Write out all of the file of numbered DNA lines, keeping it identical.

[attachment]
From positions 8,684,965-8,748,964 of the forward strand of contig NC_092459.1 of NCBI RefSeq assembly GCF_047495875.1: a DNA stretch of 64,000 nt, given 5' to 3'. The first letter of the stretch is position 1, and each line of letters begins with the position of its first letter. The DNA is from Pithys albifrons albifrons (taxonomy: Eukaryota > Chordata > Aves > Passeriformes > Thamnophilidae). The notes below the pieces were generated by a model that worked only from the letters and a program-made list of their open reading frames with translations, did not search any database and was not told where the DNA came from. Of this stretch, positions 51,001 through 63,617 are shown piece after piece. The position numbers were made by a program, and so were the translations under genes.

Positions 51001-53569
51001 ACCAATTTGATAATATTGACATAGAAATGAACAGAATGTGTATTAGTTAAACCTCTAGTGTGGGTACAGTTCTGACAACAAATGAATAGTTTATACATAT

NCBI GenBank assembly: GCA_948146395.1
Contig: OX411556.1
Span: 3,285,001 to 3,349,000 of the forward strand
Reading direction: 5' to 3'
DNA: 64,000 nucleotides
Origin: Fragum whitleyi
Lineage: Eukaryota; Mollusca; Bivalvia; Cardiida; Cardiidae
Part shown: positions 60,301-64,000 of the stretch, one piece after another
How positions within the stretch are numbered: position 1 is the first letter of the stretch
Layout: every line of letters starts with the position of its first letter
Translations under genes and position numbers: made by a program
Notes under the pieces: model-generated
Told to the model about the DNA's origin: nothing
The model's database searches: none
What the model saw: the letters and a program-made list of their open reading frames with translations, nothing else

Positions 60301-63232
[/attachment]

From positions 8,684,965-8,748,964 of the forward strand of contig NC_092459.1 of NCBI RefSeq assembly GCF_047495875.1: a DNA stretch of 64,000 nt, given 5' to 3'. The first letter of the stretch is position 1, and each line of letters begins with the position of its first letter. The DNA is from Pithys albifrons albifrons (taxonomy: Eukaryota > Chordata > Aves > Passeriformes > Thamnophilidae). The notes below the pieces were generated by a model that worked only from the letters and a program-made list of their open reading frames with translations, did not search any database and was not told where the DNA came from. Of this stretch, positions 51,001 through 63,617 are shown piece after piece. The position numbers were made by a program, and so were the translations under genes.

Positions 51001-53569
51001 ACCAATTTGATAATATTGACATAGAAATGAACAGAATGTGTATTAGTTAAACCTCTAGTGTGGGTACAGTTCTGACAACAAATGAATAGTTTATACATAT

NCBI GenBank assembly: GCA_948146395.1
Contig: OX411556.1
Span: 3,285,001 to 3,349,000 of the forward strand
Reading direction: 5' to 3'
DNA: 64,000 nucleotides
Origin: Fragum whitleyi
Lineage: Eukaryota; Mollusca; Bivalvia; Cardiida; Cardiidae
Part shown: positions 60,301-64,000 of the stretch, one piece after another
How positions within the stretch are numbered: position 1 is the first letter of the stretch
Layout: every line of letters starts with the position of its first letter
Translations under genes and position numbers: made by a program
Notes under the pieces: model-generated
Told to the model about the DNA's origin: nothing
The model's database searches: none
What the model saw: the letters and a program-made list of their open reading frames with translations, nothing else

Positions 60301-63232